The leader of Ireland’s Fianna Fáil party Micheál Martin has hit out at recent comments made by the EU Commissioner Phil Hogan, accusing him of making a ‘coded partisan intervention’ in Irish politics ahead of next week’s general election.
Hogan, the current Trade Commissioner, was in charge of the EU’s Agriculture portfolio until he was offered the trade file last year, after being nominated to the college by Irish Taoiseach Leo Varadkar. Before coming to Brussels, he had also been a minister with Fine Gael, the political rivals of Fianna Fáil.
Earlier this week, Hogan called for Irish people to “come out of their slumber,” warning that a “crash out Brexit” could still occur by the end of the year.
“I’m very concerned at what I see in Ireland at the moment,” Hogan said, according to The Irish Times. “There’s a lot of complacency in the system. Commentators and the media and the public generally don’t seem to realise we’re starting the most difficult part of the negotiations.”
The comments prompted Fianna Fáil’s Martin to criticise Hogan on Thursday morning (30 January). “I think Phil Hogan now should stay out of domestic Irish politics now for the next week. That was, to me, a coded partisan intervention,” he told reporters.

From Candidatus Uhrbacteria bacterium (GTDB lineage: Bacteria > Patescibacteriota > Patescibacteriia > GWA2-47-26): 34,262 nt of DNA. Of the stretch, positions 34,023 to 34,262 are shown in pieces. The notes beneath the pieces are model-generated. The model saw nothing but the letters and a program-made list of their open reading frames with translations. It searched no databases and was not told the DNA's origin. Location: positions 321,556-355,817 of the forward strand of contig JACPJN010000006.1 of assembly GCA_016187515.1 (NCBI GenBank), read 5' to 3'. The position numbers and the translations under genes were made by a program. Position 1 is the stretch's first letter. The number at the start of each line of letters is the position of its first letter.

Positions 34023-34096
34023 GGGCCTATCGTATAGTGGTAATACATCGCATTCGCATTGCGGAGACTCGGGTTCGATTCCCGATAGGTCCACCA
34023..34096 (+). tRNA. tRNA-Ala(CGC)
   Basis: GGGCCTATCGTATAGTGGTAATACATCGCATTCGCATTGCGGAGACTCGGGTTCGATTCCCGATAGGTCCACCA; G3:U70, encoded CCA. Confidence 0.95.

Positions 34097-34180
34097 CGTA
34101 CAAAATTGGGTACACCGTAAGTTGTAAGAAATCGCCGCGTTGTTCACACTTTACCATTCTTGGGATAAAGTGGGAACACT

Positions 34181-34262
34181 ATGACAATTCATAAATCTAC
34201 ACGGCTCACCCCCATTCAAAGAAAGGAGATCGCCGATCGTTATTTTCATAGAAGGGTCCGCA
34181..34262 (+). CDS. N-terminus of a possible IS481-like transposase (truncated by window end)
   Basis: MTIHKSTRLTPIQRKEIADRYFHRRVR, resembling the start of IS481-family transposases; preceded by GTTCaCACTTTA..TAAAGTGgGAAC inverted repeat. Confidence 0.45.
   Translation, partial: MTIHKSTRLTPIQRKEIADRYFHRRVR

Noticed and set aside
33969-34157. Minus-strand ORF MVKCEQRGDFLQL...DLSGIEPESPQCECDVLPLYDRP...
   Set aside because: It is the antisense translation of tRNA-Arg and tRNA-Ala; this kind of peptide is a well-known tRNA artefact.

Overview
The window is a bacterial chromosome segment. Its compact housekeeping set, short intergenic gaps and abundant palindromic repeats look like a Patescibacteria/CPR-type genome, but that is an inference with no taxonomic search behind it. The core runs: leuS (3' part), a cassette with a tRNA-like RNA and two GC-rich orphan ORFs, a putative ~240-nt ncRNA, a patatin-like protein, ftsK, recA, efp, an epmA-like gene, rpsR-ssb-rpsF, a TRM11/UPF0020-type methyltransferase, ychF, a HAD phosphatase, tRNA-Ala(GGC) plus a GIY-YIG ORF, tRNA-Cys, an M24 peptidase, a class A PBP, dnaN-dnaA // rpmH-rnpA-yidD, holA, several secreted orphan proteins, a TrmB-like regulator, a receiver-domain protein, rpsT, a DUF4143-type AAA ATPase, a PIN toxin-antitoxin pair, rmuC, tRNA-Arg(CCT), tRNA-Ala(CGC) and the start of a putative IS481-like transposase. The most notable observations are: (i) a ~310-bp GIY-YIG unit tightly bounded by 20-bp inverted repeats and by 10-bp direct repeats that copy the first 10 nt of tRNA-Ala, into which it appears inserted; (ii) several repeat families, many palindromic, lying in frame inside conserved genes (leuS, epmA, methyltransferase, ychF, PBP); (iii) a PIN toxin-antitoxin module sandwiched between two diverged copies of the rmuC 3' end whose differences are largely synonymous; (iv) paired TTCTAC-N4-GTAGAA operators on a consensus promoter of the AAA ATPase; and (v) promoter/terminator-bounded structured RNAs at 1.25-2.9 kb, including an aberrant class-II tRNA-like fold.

Speaking on RTÉ’s Today with Sean O’Rourke show, Hogan said he had never interfered in domestic politics, a claim that Fine Gael’s Minister for Finance Paschal Donohoe also backed.
Article 17 of the treaty on the European Union states that “the Commission shall be completely independent…the members of the Commission shall neither seek nor take instructions from any government or other institution, body, office or entity. They shall refrain from any action incompatible with their duties or the performance of their tasks.”
On the Brexit front, Ireland’s Prime Minister Leo Varadkar sat down with the EU’s chief Brexit negotiator Michel Barnier earlier this week to discuss the next phase of the UK-EU negotiations.
Barnier said businesses could still face the risk of a cliff edge at the close of the year, should a trade deal not be agreed between the UK and the EU before the transition period ends on 31 December. Varadkar, for his part, struck a more positive tone, saying there will always be a seat at the EU table should the UK one day wish to return.
Meanwhile, Irish political parties have been heavily campaigning in recent weeks in preparation for the 8 February general election. Both Fine Gael and Fianna Fáil have made bold pledges in areas such as agriculture and housing.
Fine Gael’s Varadkar has highlighted the importance of a strong agricultural sector for Ireland’s rural communities, calling it the “heartbeat of the rural economy.” He also said that in any post-Brexit trade deal he would seek unhindered access for Irish farmers to the UK market.
Meanwhile, Fianna Fáil’s Martin has been highlighting the importance of housing development, saying there has been “too much hoarding of land” in Ireland’s midlands, which should be made available for future developments.
[Edited by Zoran Radosavljevic]